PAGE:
Tuesday, March 29, 2016

Border Patrol - Toxic Thought Machine

Border Patrol have been crossing over the Ambassador Bridge for voluminous visits more and more frequently these last eight months. The Windsor-based folk-rock quartet are our close neighbors separated by just a handful of miles, really, and one formidable river.
Border Patrol
with Dave Toennies on acoustic guitar/vocals, Cody Howard on banjo/vocals,
Ryan Haggerty on double bass/vocals and Walter Senko on drums/vocals
Together just 18 months, if that, the acoustic-centric ensemble just put out their debut full length, Toxic Thought Machine... 

You know, musicologists have found that folk music, Americana, roots, country, all those rich and rustic acoustic styles...saw mass injections of reverence and appeal the more people started moving away from the "country" and into the city. On their new album, Border Patrol want to get back to the country but find themselves cut off my semi-trucks, smoke stacks and collective scatter-brained motion. "I broke down in the city / watching people move..."

With a fine sense of arrangement, ebbing enough space into the soundscape for each of these resplendent instruments to sonorously shine, Border Patrol's crafting a charismatic-if-weary whirl of the post-everything blues, the poetry of Internet-ubiquity-ennui, the folk serenades of siren-blasted streets, to the point where a bit of insanity makes itself manifest from this brain of yours, this toxic-thought-machine... Later... "I do know / either way the wind blows / that this ain't sustainable stuff / but it's been built into me..." That's what I like most about this record, it's subtle shades of dystopia. It is country music...if the country were flung past the Great Western Industrial Park...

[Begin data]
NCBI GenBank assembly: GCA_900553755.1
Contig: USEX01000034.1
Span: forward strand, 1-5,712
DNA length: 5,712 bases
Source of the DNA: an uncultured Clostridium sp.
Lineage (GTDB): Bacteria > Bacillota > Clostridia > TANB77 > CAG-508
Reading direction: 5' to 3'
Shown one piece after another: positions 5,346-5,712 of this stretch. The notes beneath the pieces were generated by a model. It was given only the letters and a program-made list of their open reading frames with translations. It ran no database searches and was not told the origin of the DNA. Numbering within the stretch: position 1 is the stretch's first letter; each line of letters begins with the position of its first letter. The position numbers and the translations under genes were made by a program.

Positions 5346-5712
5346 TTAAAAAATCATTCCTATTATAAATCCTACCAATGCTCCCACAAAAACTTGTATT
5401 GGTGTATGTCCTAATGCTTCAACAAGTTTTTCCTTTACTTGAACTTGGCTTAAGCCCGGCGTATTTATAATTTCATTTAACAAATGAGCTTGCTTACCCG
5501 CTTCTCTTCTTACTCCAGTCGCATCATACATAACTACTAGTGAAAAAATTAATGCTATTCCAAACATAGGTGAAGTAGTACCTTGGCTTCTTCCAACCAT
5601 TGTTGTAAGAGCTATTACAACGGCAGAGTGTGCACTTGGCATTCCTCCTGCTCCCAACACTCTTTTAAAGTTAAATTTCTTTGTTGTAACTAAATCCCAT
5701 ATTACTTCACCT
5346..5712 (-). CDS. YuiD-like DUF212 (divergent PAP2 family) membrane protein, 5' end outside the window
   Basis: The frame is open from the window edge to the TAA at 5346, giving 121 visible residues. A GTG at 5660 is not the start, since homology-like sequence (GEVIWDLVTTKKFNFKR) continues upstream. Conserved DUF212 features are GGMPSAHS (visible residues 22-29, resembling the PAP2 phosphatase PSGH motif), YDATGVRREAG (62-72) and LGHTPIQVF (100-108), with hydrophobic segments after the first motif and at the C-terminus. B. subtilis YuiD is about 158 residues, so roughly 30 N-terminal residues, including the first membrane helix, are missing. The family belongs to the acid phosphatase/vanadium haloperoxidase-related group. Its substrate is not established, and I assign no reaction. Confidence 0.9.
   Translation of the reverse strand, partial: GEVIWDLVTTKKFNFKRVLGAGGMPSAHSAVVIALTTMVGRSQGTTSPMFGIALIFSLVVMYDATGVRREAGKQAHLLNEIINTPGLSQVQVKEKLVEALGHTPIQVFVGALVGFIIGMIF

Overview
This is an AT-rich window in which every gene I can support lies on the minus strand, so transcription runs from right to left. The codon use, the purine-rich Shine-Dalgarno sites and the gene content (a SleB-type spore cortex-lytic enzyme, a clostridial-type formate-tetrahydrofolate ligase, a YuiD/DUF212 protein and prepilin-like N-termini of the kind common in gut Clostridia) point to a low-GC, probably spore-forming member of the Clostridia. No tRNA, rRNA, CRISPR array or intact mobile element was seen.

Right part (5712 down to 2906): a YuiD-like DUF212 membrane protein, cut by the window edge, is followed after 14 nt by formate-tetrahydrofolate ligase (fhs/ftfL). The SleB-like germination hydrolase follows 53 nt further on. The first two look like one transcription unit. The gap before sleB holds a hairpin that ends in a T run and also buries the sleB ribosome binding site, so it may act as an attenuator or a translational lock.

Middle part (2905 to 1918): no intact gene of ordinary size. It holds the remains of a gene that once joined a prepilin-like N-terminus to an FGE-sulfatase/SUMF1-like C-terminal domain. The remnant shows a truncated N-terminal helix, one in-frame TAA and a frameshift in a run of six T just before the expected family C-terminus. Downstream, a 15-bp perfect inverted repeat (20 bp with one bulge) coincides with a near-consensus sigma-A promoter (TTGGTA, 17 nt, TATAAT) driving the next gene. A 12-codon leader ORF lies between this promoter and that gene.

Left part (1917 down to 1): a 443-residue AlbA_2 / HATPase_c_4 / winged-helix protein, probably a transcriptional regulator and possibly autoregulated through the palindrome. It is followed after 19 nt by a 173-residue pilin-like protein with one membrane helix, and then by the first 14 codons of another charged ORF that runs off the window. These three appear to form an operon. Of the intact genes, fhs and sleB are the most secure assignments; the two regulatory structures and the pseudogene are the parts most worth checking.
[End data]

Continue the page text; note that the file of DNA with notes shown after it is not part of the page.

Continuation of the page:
"A lot of the lyrics I write end up being kinda dark," admitted guitarist Dave Toennies, "But, we enjoy contrasting that in the band setting with upbeat melodies - stuff that you can dance to and get stuck in your head and maybe not fully realize what we're singing about until later. It's especially effective for some of our more political songs."

While there's no glory or romanticism in the stock-taking storytelling of the lyrics as their reveries list off surreal imagery and all-too-relatable laments, there's surplus charm and quirky personality penned into the lyrics and strummed onto the strings. Come for the twanged pronouncements, acoustic intonations and existential pondering, stay for the rock-tilt energy and dystopian soul...

Performing May 14th at the Elizabeth Theater at the Park Bar.

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